During a meeting of the budgetary committee on February 4, Democratic Party Japan MP Takeshi Shina mentioned that anchors and commentators who criticize the administration were “disappearing one-by-one from TV” during a question about free speech addressed to Prime Minister Abe.
Shina’s question was focused on the Liberal Democratic Party’s draft reform of Article 21 of the constitution, which currently says: “Freedom of assembly and association, as well as speech, press and all other forms of expression are guaranteed.” The LDP is proposing to add the following clause: “In spite of the provision codified in the previous paragraph, activity and assembly in an attempt to disturb public well-being or public order will be prohibited.” Shina raised concerns that the revision proposed by the LDP would stifle free speech, and asked Prime Minister Abe if that was indeed the intention of of the amendment.
Abe reiterated that the prohibition would be limited to activities and assembly that hurt public well-being or public order, and would therefore not limit any other free speech. He added that he did not think that the amendment would limit the free speech of Japanese citizens.
Shina urged Abe to think of the possible side effects of adding this carve-out to the general right to free speech guaranteed by Article 21. Shina went on to say that it would cause a chilling effect on the free speech of citizens and media outlets, and that it would induce them to curry favor with the people in power and refrain from them criticizing those people. He said that it is definitely necessary to guarantee freedom for media outlets to express divergent opinions. Then he asked Abe if he intends to guarantee the freedom of media outlets to criticize the people in power.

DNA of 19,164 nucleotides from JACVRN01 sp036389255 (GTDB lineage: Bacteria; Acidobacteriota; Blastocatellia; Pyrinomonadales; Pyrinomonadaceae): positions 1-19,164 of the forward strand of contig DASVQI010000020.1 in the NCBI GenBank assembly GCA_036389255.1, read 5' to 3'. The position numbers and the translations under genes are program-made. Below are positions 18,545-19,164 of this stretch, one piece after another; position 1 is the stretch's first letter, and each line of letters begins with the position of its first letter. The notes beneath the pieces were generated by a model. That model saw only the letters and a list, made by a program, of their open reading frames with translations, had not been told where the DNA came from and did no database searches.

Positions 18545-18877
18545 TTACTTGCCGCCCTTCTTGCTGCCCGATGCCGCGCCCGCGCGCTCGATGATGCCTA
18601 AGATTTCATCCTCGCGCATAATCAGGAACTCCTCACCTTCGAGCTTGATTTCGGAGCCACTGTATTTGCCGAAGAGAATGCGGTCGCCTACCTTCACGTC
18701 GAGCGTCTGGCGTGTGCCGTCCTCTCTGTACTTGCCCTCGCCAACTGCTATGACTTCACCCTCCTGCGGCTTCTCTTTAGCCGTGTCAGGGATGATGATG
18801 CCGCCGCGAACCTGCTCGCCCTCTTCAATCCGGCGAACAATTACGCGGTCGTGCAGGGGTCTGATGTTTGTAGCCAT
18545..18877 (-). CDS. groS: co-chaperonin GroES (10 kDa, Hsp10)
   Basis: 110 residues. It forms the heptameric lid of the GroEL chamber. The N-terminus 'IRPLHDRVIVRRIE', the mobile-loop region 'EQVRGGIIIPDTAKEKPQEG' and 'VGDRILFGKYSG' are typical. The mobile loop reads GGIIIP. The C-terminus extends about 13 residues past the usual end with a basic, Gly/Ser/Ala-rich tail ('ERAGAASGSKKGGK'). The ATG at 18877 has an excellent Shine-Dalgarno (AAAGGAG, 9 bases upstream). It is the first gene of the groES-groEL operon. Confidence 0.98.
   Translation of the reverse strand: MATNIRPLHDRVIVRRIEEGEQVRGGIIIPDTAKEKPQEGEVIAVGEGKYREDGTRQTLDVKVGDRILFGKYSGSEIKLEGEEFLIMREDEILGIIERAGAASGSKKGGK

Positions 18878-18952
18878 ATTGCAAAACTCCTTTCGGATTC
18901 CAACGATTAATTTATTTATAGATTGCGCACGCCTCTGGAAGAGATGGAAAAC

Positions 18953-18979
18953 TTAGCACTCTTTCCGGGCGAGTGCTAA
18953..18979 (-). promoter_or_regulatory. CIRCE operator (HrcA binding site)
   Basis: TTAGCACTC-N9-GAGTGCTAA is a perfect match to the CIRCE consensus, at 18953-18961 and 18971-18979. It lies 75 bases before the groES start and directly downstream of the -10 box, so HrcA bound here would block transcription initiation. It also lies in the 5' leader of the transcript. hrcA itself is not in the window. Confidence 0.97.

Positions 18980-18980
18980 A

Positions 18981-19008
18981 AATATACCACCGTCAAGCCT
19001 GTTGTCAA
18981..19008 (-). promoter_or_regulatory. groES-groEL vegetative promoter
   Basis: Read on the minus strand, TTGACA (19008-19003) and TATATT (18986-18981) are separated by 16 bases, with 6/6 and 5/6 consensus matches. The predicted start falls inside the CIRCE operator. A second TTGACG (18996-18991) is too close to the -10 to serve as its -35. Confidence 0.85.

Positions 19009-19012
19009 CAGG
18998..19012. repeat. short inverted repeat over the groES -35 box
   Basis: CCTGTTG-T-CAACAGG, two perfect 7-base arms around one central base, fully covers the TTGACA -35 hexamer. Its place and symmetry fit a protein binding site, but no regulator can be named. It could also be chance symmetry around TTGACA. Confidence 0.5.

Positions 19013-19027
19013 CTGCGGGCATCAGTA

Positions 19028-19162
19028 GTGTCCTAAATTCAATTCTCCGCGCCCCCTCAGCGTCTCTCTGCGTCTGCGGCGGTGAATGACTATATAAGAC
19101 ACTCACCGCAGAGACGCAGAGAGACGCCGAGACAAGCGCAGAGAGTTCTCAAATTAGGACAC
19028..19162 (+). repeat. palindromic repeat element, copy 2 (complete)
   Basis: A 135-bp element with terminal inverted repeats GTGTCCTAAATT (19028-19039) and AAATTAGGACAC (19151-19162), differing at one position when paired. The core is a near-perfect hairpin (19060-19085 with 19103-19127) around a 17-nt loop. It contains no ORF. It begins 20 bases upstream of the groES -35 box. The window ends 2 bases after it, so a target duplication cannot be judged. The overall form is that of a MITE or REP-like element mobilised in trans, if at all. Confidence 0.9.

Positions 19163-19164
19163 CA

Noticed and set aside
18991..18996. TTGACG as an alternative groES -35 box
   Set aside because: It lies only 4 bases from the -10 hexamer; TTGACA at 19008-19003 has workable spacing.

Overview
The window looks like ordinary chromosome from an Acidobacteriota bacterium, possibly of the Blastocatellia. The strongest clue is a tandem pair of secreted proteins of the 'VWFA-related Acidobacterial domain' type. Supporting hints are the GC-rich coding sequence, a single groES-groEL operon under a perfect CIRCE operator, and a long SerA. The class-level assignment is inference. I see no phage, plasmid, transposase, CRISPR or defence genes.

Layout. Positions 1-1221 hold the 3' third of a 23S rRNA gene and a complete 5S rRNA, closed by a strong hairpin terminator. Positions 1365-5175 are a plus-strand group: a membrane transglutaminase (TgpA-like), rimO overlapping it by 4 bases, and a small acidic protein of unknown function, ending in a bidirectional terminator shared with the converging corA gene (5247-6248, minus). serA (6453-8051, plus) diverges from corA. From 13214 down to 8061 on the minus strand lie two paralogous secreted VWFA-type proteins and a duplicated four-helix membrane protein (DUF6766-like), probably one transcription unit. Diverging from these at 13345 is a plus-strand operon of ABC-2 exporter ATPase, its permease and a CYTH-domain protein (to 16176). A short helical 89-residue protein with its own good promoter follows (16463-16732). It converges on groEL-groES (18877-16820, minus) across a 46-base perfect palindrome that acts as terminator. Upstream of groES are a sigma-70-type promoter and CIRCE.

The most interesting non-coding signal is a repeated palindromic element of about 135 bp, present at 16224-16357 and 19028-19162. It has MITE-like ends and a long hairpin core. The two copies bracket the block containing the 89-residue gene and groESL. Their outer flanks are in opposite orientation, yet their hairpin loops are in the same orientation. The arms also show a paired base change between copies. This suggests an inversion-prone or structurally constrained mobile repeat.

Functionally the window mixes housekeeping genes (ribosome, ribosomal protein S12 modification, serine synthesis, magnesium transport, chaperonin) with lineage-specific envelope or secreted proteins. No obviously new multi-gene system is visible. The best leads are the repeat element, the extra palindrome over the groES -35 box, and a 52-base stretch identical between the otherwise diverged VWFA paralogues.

In response, Abe answered that the right to free speech must be respected since it is a fundamental driver of democracy. He said that he did not think media outlets are repressed and he offered as evidence the newspaper Nikkan Gendai (日刊ゲンダイ). He suggested that Shina buy Nikkan Gendai that evening on his way home.
Nikkan Gendai is a tabloid newspaper created in 1975, which is modeled after the British newspaper, The Sun. Nikkan Gendai is smaller than the major newspapers, measuring at 40.8 cm by 27.3 cm, as opposed to the usual size of 54.6 cm by 40.6 cm. It is not delivered to private residences, but instead can be purchased at konbinis and train station kiosks for 140 yen (approximately $1.25).
It is known for its blunt criticism of the administration. There are several prominent examples of this criticism. It often refers to the TPP as the “Sale of the Country Treaty” (売国条約). In reference to MP Amari’s bribery scandal, it said it was gang behavior for a member of parliament to demand that a citizen pay 500,000 yen just to meet with a minister.(MP Amari did not admit this) After the resignation of anchor Ichiro Furutachi from the program Hodo Station, Gendai reported the news with the headline “Kantei Uha Uha.” Kantei is the official residence of Prime Minister and “Uha Uha” is the Japanese phrase to indicate the sound of an enthusiastic laugh. It was meant to indicate that Abe administration officials were very happy to see Furutachi’s resignation.
In response to Abe’s comment that Shina read Nikkan Gendai, one of the paper’s op-ed columnists, Ukeru Magosaki, tweeted that “I write articles for Nikkan Gendai, but Prime Minister Abe, would you want your mother to read Gendai?” The tweet implies the fact that Nikkan Gendai includes both serious political articles as well as erotic writing and ads for sex products. Such erotic pieces are not seen in major newspapers. Thus, Nikkan Gendai is not a good example to use if Abe wishes to show that there isn’t evidence of repression of speech.